Many years ago, I read a sermon entitled “Luminarias,” on this passage by Scott Black Johnston, who used to serve at Trinity Presbyterian Church here in Atlanta. He tells a story about a former colleague of his at Austin Seminary who had asked her students to prepare a lesson plan on Isaiah 9, which reads, “The people who walked in darkness have seen a great light; those who lived in a land of deep darkness-on them light has shined.”
As part of her research into this passage, a student decided to try and find the darkest place on campus. After hunting around, she discovered a little-used racket ball court in the basement of the McMillan classroom building. It was accessed only by going down two flights of steps and through a few heavy doors. A good portion of the court was probably underground. This enterprising student discovered that when you got inside and closed the door and turned out the lights, it was really dark in there. There wasn't a single stray photon bouncing around that could make an impression on a human retina. It was, she said, totally dark. Scary dark.
When it came time for this student to lead her class through the lesson, she brought them down the stairs, through the doors, and sat them down around the edges of the court. Then she said, "You are people who live in a land of deep darkness." And she turned out the light. A few students gasped. Then it got pretty quiet. She waited. In the hush and in the dark, they sat. They sat and waited. After five minutes, five surprisingly long, silent, and absolutely dark minutes, she read the words, "Those who lived in a land of deep darkness-on them light has shined." With those words she struck a match and lit a small candle. Now, as I understand it, by no means did that small candle fill the vast room with light, but all the same it changed things. It changed them radically. With the flickering of the light, people saw themselves, and they saw each other. They saw faces-surprised faces, puzzled faces, and even a couple of faces streaked with tears. For those in deep darkness, a little light made all the difference, all the difference in the world.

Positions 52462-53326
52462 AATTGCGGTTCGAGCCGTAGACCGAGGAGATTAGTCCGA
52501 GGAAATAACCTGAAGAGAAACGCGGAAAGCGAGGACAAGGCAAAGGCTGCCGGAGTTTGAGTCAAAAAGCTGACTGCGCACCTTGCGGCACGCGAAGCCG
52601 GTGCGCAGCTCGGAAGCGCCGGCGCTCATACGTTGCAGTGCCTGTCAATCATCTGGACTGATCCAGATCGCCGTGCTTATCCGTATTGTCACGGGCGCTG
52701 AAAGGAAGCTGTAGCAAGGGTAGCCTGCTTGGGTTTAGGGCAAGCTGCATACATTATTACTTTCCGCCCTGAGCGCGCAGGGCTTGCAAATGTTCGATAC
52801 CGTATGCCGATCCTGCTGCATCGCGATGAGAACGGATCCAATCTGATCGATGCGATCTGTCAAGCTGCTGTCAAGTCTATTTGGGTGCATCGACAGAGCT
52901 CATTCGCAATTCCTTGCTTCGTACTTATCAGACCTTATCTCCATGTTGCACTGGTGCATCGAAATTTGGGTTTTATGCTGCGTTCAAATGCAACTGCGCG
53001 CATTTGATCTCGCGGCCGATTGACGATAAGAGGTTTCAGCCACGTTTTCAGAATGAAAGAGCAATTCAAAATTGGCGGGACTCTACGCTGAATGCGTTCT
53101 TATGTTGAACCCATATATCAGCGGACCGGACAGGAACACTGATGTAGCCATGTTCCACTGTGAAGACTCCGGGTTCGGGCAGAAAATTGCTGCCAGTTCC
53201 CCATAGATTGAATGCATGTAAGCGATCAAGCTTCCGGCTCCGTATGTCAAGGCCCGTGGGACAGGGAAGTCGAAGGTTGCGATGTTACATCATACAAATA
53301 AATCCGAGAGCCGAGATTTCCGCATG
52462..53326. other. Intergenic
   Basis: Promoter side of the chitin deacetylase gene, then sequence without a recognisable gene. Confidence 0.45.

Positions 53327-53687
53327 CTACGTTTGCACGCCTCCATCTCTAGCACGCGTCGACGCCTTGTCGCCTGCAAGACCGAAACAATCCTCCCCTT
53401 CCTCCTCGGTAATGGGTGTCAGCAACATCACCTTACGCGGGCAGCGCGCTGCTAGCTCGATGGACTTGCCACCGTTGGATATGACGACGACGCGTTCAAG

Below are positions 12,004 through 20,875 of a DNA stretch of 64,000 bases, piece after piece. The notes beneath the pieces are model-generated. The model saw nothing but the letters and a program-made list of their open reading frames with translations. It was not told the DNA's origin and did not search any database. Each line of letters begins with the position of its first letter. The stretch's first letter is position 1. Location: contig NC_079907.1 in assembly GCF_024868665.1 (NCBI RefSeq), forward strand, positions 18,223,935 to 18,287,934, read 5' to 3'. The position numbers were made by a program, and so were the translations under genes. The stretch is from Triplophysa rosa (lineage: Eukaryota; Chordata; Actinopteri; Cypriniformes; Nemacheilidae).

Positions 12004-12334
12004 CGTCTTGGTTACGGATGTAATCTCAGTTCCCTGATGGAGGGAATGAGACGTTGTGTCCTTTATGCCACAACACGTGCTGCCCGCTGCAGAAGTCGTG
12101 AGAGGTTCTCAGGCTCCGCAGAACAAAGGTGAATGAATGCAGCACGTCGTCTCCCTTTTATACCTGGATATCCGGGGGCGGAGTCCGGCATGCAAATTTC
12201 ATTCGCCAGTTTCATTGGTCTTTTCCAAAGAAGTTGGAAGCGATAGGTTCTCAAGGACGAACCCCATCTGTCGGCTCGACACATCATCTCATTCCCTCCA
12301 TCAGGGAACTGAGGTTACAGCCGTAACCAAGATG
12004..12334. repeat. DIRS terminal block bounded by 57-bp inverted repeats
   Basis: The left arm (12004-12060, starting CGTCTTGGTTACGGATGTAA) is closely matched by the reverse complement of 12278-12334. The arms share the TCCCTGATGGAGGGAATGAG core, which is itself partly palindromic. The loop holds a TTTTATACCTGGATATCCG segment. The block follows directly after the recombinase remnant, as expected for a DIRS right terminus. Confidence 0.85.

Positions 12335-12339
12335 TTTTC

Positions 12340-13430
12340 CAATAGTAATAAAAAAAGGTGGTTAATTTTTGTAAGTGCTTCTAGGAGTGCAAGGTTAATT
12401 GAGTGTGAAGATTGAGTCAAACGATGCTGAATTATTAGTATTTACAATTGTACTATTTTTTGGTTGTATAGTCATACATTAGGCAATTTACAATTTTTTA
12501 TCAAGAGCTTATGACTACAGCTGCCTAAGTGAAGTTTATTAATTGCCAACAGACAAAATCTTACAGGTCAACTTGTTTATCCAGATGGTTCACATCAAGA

“The light shined in the darkness, and the darkness did not overcome it.” This is the only way I am able to stand in the pulpit today, and make any claim about the goodness of God and the power of Christ’s life. If God had elected to become incarnate in any way other than a tiny, helpless newborn, we would have been blinded and overwhelmed. We could not have seen or perceived God’s good intentions and gracious offer to come and live in this world as we live: prone to suffering, conflict, persecution and death. In God’s great wisdom, a child was born: a child that learned, as we have to learn, how to walk and talk; a child that had to run from death from the moment of his birth. Do you see the gift of God’s goodness here? That the light that is coming into the world is not a blinding flash, but a soft light that is not overcome even by the deepest darkness.
In this, Sisters and Brothers, we may put our Advent hope. The darkness is present and powerful. It shouts loudly at us, reminding us of its presence here. But, the light is more powerful in its gentleness than the darkness is in all its fury. Hold on to this truth. Testify to it. Even when the darkness rages, remind yourself that what the darkness brings has no power against God’s love. Death and sadness will not define who we are. The darkness is present in this world to be defeated. Let us proclaim, as Advent people, who are hopeful and waiting, that the light – the true light, which enlightens everyone – is coming into the world. And, because of this: We may bring good news to the oppressed, bind up the brokenhearted, proclaim liberty to the captives and release to the prisoners; We may proclaim the year of the Lord’s favor and the day of vengeance of our God; to comfort all who mourn; to give them a garland instead of ashes, the oil of gladness instead of mourning, the mantle of praise instead of a faint spirit. So the Lord God will cause righteousness and praise to spring up before all the nations.”
Come quickly, Lord Jesus! Amen and Amen.